nep-cta New Economics Papers
on Contract Theory and Applications
Issue of 2013‒10‒11
seven papers chosen by
Simona Fabrizi
Massey University, Albany

  1. Tullock Contests with Asymmetric Information By Einy, E; Haimanko, O; Moreno, D; Sela, A; Shitovitz, B
  2. Information-Revelation and Coordination Using Cheap Talk in a Battle of the Sexes with Two-Sided Private Information By Chirantan Ganguly; Indrajit Ray
  3. Linear Prices Equilibria and Nonexclusive Insurance Market By Frédéric Loss; Gwanaël Piaser
  4. Saving the public from the private? Incentives and outcomes in dual practice By Kuhn, Michael; Nuscheler, Robert
  5. Bayesian Inference and Non-Bayesian Prediction and Choice: Foundations and an Application to Entry Games with Multiple Equilibria By Larry G. Epstein; Kyoungwon Seo
  6. Interrogation and Evidence Fabrication By Jesse Bull
  7. On the value of partial commitment for cooperative investment in buyer-supplier relationship By José De Sousa; Xavier Fairise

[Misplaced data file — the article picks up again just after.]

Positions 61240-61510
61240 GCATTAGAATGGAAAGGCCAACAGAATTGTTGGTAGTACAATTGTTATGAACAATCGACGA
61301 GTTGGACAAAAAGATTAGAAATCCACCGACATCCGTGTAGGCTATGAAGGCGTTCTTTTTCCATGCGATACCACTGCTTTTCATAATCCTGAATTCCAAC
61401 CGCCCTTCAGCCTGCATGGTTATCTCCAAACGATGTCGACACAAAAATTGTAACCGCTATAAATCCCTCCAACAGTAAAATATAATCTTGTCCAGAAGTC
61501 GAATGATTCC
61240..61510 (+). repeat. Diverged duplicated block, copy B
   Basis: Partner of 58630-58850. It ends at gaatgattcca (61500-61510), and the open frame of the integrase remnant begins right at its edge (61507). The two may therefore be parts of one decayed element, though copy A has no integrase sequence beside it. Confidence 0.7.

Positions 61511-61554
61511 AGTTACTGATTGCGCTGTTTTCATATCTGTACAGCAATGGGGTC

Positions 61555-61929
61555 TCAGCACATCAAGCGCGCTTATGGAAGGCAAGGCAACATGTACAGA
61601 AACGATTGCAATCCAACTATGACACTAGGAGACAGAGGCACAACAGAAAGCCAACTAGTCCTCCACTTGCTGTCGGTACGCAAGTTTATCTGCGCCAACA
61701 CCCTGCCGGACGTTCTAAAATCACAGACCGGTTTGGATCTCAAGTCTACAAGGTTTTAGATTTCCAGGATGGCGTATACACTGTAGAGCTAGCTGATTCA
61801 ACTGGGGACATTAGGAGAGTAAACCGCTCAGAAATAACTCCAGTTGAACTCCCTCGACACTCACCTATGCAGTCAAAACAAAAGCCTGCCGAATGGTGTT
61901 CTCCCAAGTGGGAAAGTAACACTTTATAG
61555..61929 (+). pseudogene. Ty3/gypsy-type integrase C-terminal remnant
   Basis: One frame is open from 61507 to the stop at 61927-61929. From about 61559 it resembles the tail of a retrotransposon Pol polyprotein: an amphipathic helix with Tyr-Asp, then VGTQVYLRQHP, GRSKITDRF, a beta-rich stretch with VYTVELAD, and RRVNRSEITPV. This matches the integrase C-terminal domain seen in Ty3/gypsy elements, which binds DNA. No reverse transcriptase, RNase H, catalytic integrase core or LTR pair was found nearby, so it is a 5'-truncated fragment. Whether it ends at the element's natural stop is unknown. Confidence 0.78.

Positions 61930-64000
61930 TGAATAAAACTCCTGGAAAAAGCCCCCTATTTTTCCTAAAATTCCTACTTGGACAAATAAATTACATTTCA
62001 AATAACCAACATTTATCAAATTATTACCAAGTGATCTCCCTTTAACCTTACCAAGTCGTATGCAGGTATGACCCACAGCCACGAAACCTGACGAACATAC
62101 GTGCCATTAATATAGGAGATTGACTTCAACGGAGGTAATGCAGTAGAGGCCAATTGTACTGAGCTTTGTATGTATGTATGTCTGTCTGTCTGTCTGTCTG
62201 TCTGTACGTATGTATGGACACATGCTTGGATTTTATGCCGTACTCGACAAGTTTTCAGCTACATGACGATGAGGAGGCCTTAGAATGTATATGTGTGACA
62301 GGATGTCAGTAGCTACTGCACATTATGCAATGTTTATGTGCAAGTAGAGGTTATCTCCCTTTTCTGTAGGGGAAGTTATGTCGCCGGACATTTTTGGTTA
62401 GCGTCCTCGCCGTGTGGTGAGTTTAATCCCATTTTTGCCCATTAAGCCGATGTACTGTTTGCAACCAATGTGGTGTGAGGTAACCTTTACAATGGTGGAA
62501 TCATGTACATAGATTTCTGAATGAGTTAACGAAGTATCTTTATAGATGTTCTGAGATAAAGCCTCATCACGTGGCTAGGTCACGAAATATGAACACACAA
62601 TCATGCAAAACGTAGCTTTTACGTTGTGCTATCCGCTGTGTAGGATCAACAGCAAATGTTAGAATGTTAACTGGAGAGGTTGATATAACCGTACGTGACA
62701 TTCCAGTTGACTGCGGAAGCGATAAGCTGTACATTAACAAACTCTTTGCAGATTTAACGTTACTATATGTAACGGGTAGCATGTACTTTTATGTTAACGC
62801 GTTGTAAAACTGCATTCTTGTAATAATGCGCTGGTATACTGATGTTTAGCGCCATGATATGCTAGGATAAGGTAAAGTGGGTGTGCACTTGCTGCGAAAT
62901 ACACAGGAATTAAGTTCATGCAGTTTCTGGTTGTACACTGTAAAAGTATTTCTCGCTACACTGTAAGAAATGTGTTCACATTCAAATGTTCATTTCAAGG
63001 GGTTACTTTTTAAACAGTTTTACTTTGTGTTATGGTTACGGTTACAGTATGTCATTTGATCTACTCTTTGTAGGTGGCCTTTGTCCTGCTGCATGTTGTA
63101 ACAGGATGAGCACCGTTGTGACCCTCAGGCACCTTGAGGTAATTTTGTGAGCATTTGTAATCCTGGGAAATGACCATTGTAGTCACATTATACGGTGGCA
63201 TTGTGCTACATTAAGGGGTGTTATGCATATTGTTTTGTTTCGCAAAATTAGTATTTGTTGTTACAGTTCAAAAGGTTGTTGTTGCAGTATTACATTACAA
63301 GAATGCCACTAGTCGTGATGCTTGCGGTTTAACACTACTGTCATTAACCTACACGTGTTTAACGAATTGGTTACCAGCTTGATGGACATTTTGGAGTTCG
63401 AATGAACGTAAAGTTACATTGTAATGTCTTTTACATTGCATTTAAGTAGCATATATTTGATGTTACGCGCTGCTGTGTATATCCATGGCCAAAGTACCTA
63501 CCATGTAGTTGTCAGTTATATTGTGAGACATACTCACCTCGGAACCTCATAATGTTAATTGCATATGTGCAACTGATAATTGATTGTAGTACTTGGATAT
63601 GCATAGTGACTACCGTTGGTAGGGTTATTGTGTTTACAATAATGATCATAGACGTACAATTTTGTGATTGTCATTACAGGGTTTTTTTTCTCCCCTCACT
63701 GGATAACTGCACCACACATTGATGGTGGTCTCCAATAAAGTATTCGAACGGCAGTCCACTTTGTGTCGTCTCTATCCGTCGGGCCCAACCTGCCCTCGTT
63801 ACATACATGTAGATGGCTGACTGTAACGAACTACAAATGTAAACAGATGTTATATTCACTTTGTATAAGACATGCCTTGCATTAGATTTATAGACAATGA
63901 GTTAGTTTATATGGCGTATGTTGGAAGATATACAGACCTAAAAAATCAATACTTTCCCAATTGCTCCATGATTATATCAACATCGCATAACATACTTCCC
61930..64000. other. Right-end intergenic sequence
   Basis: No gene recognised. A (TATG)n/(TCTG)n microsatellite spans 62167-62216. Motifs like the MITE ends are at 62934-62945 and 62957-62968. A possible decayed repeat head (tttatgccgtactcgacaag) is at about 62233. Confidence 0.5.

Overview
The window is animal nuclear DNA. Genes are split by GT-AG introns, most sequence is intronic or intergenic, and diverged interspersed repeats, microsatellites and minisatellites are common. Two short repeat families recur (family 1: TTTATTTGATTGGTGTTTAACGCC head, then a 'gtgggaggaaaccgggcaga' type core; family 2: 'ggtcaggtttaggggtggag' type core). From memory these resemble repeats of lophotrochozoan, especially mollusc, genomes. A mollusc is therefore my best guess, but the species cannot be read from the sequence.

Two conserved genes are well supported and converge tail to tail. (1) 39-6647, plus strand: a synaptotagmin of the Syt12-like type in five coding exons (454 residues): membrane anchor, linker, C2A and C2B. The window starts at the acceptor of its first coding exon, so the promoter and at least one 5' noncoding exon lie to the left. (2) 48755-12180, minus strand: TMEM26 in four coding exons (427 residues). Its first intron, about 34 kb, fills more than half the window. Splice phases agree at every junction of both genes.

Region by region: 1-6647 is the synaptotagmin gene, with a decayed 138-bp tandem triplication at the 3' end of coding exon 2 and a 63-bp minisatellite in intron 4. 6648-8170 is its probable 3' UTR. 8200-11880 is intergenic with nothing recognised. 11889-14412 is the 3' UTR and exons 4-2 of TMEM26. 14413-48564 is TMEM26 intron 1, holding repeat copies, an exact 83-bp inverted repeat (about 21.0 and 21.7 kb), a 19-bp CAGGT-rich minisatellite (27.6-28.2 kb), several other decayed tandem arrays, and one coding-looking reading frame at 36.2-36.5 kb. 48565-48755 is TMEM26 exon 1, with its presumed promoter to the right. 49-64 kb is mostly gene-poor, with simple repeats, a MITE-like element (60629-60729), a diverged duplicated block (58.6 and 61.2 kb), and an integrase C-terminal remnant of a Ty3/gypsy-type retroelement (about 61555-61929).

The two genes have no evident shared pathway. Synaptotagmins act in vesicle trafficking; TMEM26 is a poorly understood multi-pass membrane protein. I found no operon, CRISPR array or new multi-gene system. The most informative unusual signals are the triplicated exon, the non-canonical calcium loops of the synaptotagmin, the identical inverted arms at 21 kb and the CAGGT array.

1. By: Einy, E; Haimanko, O; Moreno, D; Sela, A; Shitovitz, B
    Abstract: Under standard assumptions about players’ cost functions, we show that a Tullock contest with asymmetric information has a pure strategy equilibrium. Moreover, when players have a common value and a common state independent linear cost function, a two player Tullock contest in which one player has an information advantage has a unique equilibrium. In this equilibrium both players exert the same expected effort, although the player with information advantage has a greater payoff and wins the prize less frequently than his opponent. When there are more than two players in the contest, an information advantage leads to higher payoffs, but the other properties of equilibrium no longer hold.